A German-born man charged with killing his much-older socialite wife missed a scheduled court appearance Friday because he was hospitalized for an undisclosed medical problem.
Albrecht Muth said in November that he was refusing to eat and then told the judge in a letter last month that he was entering a more demanding phase of his hunger strike and would not accept medical help under any circumstances. At a routine status conference Friday, public defenders and a prosecutor said they had no information on his condition or whether his hospitalization was a result of his refusal to eat.
The 47-year-old Muth has said he wants to act as his own attorney, but Judge Russell Canan said that request might need to be re-evaluated depending on Muth's mental and physical health.
"If someone's intent on terminating one's life, that's an issue that needs to be of concern," he said.
A spokeswoman for the District of Columbia jail said she could not discuss Muth's medical condition.
Muth is charged with second-degree murder in the fatal beating and strangulation of 91-year-old German socialite and journalist Viola Drath at their home in the city's fashionable Georgetown neighborhood. He has denied killing her and suggested to detectives that perhaps an intruder was responsible.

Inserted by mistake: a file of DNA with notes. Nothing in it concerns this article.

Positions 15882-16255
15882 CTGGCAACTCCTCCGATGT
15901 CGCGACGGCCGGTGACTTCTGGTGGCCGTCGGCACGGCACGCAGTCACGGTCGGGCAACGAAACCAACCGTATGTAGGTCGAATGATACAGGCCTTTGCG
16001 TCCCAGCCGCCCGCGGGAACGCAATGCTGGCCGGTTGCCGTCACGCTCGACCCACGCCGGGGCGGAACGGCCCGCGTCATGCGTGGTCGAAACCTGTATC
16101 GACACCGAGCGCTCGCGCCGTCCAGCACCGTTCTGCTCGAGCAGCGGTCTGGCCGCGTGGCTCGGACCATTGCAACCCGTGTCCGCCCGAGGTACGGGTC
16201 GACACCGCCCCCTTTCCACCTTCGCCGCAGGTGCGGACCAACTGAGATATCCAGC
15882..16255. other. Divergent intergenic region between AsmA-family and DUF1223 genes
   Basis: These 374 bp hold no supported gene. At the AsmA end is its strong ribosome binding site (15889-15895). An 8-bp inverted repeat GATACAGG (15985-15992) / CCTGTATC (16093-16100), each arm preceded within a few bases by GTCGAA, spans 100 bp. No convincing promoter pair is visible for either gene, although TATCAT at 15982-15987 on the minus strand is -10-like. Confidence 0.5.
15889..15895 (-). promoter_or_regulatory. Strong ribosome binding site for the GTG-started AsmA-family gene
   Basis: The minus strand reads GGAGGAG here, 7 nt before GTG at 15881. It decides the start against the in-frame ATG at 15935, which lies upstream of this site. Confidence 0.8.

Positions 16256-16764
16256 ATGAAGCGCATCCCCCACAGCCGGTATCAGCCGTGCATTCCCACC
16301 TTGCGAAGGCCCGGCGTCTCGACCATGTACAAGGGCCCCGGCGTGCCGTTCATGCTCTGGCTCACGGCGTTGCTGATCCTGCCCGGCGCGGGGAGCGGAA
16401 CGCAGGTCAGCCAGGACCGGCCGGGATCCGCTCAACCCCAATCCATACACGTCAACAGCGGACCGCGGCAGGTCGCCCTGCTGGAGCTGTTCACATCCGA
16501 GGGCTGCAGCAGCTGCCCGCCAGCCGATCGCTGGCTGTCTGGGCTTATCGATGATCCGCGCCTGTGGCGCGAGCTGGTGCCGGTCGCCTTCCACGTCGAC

Immediately after her death in August, he submitted an obituary to the media saying she had died from head trauma resulting from a fall, but an autopsy determined the cause of death to be strangulation and blunt force trauma.
Detectives who investigated the death as a homicide found no signs of forced entry and said no one else appeared to have had access to the home in the hours before Muth called police and reported finding his wife unconscious in the bathroom. They also said Muth had visible scratches on his forehead and presented her relatives with a forged document that said he was entitled to a portion of her estate.
The case has taken a series of bizarre turns since his arrest. Muth has claimed to be a brigadier general in the Iraqi army and demanded to wear his military uniform at trial. Prosecutors say he is fabricating his military experience and has admitted the uniform he frequently wore around the neighborhood was tailor-made for him in South Carolina. The Iraqi Embassy also says Muth has no connection to the Iraqi military or government.
Muth has told a judge he believed Drath's death was a "hit" ordered by Iranian agents. He also sought to fire his public defenders in November, although they remain on the case as his legal advisers.
Prosecutor Glenn Kirschner said there did not appear to be any doubts about Muth's mental health. He called him bright, calculating and manipulative.
"We don't know everything about him, we admit," he said.
Kirschner said a grand jury weighing the case is nearly done with its work and could return an indictment early next month.
A grand jury hears the government's evidence against a suspect and determines whether it is sufficient to put the suspect on trial.